# Mapping/Introduction/Section

## Definition

Let
and
denote sets. A *mapping* from to is given by assigning, to every element of the set , exactly one element of the set . The unique element which is assigned to
,
is denoted by . For the mapping as a whole, we write

If a mapping
is given, then is called the *domain* (or domain of definition) of the map and is called the *codomain* (or *target range*) of the map. For an element
,
the element

is called the *value* of at the *place* (or *argument*) .

Two mappings
and
are equal if and only if their domains coincide, their codomains coincide and if for all
the equality
in
holds. So the equality of mappings is reduced to the equalities of elements in a set. Mappings are also called *functions*. However, we will usually reserve the term *function* for mappings where the codomain is a number set like the real numbers .

For every set , the mapping

which sends every element to itself, is called the *identity* (on ). We denote it by
. For another set and a fixed element
,
the mapping

which sends every element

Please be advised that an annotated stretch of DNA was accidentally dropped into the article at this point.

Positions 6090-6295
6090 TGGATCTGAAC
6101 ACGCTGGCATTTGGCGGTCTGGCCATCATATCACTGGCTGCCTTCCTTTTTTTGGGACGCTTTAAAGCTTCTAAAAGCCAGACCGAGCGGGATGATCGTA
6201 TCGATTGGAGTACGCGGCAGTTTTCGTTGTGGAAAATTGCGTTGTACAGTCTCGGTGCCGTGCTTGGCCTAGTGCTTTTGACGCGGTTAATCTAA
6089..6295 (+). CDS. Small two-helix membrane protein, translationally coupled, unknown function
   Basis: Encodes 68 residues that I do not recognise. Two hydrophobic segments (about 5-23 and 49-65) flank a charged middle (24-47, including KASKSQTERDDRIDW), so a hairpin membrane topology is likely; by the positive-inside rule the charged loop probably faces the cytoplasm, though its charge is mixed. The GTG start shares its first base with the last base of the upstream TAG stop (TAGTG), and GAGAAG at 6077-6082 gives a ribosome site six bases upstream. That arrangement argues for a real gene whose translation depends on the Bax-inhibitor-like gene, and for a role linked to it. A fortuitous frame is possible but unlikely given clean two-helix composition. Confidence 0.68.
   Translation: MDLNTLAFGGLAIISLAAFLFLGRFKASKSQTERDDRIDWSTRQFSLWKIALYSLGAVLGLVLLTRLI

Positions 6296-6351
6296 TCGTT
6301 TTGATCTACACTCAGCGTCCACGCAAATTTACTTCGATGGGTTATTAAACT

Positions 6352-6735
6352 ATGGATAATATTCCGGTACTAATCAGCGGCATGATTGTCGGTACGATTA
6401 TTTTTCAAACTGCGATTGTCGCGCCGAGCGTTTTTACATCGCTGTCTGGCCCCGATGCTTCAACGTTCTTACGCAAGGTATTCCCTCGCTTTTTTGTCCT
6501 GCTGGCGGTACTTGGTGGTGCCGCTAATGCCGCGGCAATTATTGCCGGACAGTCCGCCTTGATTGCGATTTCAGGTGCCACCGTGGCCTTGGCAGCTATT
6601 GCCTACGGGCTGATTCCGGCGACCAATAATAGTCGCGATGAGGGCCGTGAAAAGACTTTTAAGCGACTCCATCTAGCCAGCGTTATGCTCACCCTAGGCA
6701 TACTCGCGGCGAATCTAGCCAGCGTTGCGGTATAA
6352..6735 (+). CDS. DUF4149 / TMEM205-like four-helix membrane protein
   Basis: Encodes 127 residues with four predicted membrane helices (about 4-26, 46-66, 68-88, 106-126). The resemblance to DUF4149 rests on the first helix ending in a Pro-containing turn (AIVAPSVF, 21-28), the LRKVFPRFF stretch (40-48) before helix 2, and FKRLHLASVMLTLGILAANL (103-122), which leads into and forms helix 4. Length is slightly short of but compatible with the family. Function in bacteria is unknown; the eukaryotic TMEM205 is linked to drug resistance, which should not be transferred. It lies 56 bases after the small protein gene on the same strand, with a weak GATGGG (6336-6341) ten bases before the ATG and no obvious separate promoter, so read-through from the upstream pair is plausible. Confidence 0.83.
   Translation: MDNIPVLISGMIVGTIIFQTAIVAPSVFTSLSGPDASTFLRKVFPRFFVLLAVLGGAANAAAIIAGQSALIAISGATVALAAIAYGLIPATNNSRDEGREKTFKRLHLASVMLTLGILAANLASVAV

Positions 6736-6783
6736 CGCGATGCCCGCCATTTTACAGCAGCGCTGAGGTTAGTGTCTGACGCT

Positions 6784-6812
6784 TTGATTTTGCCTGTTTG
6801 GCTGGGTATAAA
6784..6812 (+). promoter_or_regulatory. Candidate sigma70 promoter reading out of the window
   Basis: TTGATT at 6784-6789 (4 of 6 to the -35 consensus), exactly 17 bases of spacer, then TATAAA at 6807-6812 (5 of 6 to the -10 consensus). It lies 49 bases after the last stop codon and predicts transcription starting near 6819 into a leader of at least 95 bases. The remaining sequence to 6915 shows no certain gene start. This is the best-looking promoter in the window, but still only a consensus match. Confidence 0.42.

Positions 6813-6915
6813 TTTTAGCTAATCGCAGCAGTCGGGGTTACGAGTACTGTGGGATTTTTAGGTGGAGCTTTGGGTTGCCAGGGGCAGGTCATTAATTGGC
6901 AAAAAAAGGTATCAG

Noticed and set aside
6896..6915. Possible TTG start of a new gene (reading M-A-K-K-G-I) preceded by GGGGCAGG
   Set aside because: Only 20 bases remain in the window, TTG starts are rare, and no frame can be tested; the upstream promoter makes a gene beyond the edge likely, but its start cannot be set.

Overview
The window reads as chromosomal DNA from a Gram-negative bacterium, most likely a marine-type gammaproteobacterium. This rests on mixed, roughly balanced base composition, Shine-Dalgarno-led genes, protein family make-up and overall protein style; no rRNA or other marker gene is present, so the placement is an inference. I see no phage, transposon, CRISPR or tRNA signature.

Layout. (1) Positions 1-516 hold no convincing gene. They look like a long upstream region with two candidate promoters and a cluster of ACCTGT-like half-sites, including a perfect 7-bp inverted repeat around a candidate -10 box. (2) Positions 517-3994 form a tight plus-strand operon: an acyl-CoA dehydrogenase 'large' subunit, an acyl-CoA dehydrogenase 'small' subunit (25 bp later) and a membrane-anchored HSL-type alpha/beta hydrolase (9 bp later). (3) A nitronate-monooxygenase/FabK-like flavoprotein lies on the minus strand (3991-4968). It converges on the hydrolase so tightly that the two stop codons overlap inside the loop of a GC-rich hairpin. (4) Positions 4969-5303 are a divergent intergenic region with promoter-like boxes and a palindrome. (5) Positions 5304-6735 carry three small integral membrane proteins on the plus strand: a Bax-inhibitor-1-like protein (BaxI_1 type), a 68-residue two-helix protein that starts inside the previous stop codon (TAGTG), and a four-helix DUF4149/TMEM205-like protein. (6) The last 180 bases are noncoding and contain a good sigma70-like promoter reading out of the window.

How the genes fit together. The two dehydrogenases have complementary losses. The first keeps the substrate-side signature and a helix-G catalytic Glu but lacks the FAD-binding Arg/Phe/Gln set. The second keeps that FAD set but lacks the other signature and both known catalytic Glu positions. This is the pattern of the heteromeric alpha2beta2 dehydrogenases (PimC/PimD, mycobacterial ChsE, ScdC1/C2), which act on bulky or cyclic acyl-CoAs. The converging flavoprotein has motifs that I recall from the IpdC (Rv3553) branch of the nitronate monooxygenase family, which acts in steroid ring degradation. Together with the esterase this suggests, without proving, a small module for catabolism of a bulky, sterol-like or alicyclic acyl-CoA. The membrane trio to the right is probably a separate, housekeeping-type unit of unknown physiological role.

to the *constant value* , is called the *constant mapping*
(with value ).
It is usually again denoted by .^{[1]}

There are several ways to describe a mapping, like value table, bar chart, pie chart, arrow diagram, the graph of the mapping. In mathematics, a mapping is most often given by a mapping rule, which allows computing the values of the mapping for every argument. Such rules are e.g.
(from to )
, , etc. In the sciences and in sociology also *empirical functions* are important which describe real movements or developments. But also for such functions, one wants to know whether they can be described (approximated) in mathematical manner.

- ↑ Hilbert has said that the art of denotation in mathematics is to use the same symbol for different things.